Documents and interviews with insurgent commanders and Taleban officials show that the success of the group's recent surge was not entirely expected, and that Taleban leaders are haphazardly trying to capitalise on their sudden military and political gains.
Districts were not always taken through sheer military force. Some fell because of poor governance, others because of rivalries between local strongmen and low morale among the security forces.
Internally, the message from Taleban leadership to its fighters is that even though they have seen an increase in casualties, they are winning their battle against the Afghan government as international forces depart.
More than 1,600km away in Qatar, peace talks between the Afghan government and Taleban representatives have made little headway, with the two sides meeting infrequently.
For now, the Taleban are focusing their energy on improving their image in places they have taken control. Success is not a given: The group's governance record during their time in power before 2001 was poor. Services lagged, public displays of brutality were common, and fear was rampant.
In one northern Afghan district, the area's new Taleban ruler went straight to the bottom line, trying to persuade residents they would not be killed out of hand.
"Everyone's life is safe," Mr Najibullah, a local resident who requested to use only his first name for his protection, recounted the commander saying from the town square. But, Mr Najibullah added: "People are scared, and they are uneasy."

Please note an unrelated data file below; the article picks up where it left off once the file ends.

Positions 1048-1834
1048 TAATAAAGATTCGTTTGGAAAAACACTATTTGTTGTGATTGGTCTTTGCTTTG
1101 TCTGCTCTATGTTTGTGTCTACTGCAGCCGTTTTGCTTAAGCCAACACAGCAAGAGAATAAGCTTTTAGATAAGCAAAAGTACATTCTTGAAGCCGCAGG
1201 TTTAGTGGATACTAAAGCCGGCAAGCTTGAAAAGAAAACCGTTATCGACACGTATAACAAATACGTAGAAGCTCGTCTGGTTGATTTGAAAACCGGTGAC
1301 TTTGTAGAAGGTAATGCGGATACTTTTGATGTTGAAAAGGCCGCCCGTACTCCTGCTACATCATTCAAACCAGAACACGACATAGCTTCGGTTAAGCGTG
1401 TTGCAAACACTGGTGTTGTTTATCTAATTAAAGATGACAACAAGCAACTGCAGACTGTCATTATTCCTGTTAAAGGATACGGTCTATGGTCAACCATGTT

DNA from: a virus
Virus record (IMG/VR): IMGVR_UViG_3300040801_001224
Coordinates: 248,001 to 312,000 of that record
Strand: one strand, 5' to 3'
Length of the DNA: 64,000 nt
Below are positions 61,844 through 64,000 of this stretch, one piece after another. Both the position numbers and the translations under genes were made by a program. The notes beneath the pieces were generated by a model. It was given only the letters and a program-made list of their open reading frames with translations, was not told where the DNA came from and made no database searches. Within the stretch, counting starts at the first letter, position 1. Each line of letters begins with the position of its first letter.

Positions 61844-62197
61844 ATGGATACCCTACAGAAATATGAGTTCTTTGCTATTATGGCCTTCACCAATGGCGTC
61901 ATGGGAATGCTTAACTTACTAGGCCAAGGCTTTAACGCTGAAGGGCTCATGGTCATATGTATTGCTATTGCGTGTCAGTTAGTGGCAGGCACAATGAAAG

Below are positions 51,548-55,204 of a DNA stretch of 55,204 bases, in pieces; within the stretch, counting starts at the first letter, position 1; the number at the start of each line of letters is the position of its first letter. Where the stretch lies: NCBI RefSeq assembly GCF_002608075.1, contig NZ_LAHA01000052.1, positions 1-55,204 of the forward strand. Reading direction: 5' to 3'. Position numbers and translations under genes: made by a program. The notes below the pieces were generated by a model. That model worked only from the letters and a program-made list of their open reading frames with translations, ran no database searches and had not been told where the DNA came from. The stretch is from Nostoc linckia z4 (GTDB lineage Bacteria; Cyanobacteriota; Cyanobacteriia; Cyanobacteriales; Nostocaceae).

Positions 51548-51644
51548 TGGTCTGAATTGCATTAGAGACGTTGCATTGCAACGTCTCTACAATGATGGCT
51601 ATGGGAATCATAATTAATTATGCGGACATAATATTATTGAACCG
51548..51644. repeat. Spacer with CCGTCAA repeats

As the Taleban gain ground, fighters have directions to treat captured government soldiers with care and ultimately release them. They have also been told to lay siege to larger provincial capitals on their outskirts, but not enter them. In places like Imam Sahib, some civil servants are being allowed to return to work - except for women - to help keep towns and cities functioning, although it is unclear who is paying them.
These directives are clearly aimed at avoiding bad publicity - destroyed homes, dead civilians and damaged public works - and at least appear to adhere to the US-Taleban agreement made last year. The deal outlined certain military tactics that both sides would refrain from, including attacking provincial capitals.
But adherence to the deal was seemingly ignored when Taleban fighters entered not one, but several provincial capitals in recent weeks, with fighting reported in the streets and dozens of soldiers and civilians killed and injured, and untold amounts of property destroyed.